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Can higher education reduce the negative consequences of police occupational culture amongst new recruits?

Cox, C and Kirby, S (2018) Can higher education reduce the negative consequences of police occupational culture amongst new recruits? Policing: An International Journal, 41 (5). pp. 550-562. ISSN 1363-951X

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Purpose: There is considerable evidence to illustrate police occupational culture can negatively influence service delivery and organizational reform. To counteract this, and to improve professionalism, the police services of England and Wales will become a graduate profession from 2020, although little empirical evidence exists as to what impact this will have. The purpose of this paper is to examine the implications of a police degree course on its students.
Design/methodology/approach: Initially, a survey was conducted with 383 university students studying for criminal justice-related undergraduate degrees in a UK university. This indicated Police Foundation degree students (n=84), identified themselves as being different, and behaving differently, to other university students. To explore the reasons for this, four focus groups were conducted with this cohort, during their two-year degree programme.
Findings: The study found that the Police Foundation degree students quickly assimilated a police identity, which affected their attitudes and behavior. The process led to a strengthening of ties within their own student group, at the expense of wider student socialization.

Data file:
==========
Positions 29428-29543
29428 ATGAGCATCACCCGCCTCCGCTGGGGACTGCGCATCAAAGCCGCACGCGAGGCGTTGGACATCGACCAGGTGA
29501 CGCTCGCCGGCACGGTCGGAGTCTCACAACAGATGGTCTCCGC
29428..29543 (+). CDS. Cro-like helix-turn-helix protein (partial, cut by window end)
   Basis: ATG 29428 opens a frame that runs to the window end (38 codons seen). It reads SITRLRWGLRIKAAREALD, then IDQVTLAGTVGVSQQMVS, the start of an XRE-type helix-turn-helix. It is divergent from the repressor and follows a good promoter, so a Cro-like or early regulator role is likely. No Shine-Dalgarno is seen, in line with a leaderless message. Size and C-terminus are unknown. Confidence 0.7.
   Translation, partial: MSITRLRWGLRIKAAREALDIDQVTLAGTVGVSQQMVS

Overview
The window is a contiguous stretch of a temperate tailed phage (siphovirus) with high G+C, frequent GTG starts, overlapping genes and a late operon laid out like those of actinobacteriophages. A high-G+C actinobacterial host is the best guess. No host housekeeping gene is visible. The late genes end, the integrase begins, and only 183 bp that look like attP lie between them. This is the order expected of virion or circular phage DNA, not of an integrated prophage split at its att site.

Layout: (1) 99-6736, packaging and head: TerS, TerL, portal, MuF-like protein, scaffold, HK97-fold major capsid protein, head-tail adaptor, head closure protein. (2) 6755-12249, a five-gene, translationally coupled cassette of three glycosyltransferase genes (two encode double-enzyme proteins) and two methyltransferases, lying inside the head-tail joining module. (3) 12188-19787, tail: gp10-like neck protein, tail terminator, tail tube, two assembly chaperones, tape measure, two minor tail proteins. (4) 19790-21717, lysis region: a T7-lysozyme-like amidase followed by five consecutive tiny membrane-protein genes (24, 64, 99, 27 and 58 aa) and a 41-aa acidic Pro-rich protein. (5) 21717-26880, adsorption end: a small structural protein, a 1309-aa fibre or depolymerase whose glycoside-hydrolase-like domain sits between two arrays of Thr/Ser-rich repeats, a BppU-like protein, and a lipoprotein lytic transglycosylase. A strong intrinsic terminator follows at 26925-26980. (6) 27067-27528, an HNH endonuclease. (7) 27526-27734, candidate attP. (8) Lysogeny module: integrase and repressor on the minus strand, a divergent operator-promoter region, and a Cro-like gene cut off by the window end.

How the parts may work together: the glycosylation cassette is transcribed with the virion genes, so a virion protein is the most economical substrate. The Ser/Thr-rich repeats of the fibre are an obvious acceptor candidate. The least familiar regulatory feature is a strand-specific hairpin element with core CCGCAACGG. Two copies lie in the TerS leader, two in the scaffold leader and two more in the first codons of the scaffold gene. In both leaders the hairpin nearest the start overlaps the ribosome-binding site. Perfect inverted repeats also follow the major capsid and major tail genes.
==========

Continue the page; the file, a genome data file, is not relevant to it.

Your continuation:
Originality/value: The study provides new findings in relation to undergraduate students who undertake a university-based degree programme, tailored to a future police career. The results have implications for both police policy makers and those in higher education as it highlights the strength of police occupational culture and the implications for the design of future police-related degree programmes.

Item Type: Article
Additional Information: This author accepted manuscript is deposited under a Creative Commons Attribution Non-commercial 4.0 International (CC BY-NC) licence. This means that anyone may distribute, adapt, and build upon the work for non-commercial purposes, subject to full attribution. If you wish to use this manuscript for commercial purposes, please contact permissions@emerald.com
Uncontrolled Keywords: 1602 Criminology; Criminology
Subjects: H Social Sciences > HV Social pathology. Social and public welfare. Criminology > HV7231 Criminal Justice Administrations > HV7551 Police. Detectives. Constabulary
Divisions: Justice Studies (new Sep 19)
Publisher: Emerald
SWORD Depositor: A Symplectic
Date Deposited: 30 Jan 2023 12:12
Last Modified: 30 Jan 2023 12:15
DOI or Identification number: 10.1108/pijpsm-10-2016-0154
URI: https://researchonline.ljmu.ac.uk/id/eprint/18761

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